I’ve been drawn to the mountains since I first smelled them. I didn’t recognize the smell: I thought it was just the smell of a fresh spring day. The smell of hot concrete. The smell of a clean garage, one that smelled just like my grandparents’ garage always smells, one that, with a bit of gas and oil added, also smelled just like the small engine shop on Jackson Drive that my grandfather used to own.
I struggled with writing this post, because I couldn’t figure out my angle. How was I was going to address the weight on my mind without sounding entitled or blind to more serious cases of gentrification, and how I could possibly fake any level of authority. How I could possibly speak for the valley itself.
Kerrie saw it. She knew why this was important, even if my mind was scrambled.
“A piece of your heart is always there.”
I’m scared by how the valley’s changing, because my view of the valley isn’t macro. That’s not just a town I’ve visited a few times. That’s the city I grew up in every summer. Where my family planted trees and built houses from scratch and drove snowy passes before they had put the safety railings on. I’m scared for my grandmother and my aunt and my cousin and her little girl and I’m scared for people who struggle to make money in one of the most imbalanced economic situations in the nation.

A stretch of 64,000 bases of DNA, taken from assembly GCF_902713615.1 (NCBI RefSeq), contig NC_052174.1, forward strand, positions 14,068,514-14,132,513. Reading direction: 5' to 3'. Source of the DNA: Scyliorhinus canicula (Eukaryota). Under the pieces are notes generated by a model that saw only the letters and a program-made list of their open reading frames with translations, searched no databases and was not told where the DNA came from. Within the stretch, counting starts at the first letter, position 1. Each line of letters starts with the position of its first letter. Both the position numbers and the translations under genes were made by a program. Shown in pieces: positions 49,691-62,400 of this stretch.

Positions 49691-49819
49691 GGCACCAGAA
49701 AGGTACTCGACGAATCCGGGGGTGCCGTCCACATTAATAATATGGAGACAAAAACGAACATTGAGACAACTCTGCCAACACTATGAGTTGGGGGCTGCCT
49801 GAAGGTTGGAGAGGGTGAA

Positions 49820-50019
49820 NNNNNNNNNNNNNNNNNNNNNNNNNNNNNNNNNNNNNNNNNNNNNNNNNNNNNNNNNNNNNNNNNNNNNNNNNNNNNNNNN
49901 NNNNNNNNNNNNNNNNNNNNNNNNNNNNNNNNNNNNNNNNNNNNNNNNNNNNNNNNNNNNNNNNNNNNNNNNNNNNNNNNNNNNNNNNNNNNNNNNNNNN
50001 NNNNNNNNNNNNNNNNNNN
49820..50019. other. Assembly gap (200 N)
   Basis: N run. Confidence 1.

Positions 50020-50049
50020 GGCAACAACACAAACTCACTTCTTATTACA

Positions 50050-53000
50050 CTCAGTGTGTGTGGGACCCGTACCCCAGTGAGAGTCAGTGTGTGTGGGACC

I’m also scared because there’s always the chance that I, given a few additional tweaks, might be a part of the problem. The focus away from ranch life toward recreational land use. The ability for a high-end bike store to roll comfortably on the corner of a 1,000 population town, and for the grocery store to gouge us for local craft beer.
I’m scared because now, as an adult, as Jackson Hole becomes more of a tourist destination, Teton Valley is becoming exactly what I’ve always wanted, and I’m scared that by the time I’m ready to grab a hold I won’t be able to make it work. I’ll have been priced out, just like my family was priced out of Jackson over the past two decades.
Of course, that’s the issue right there.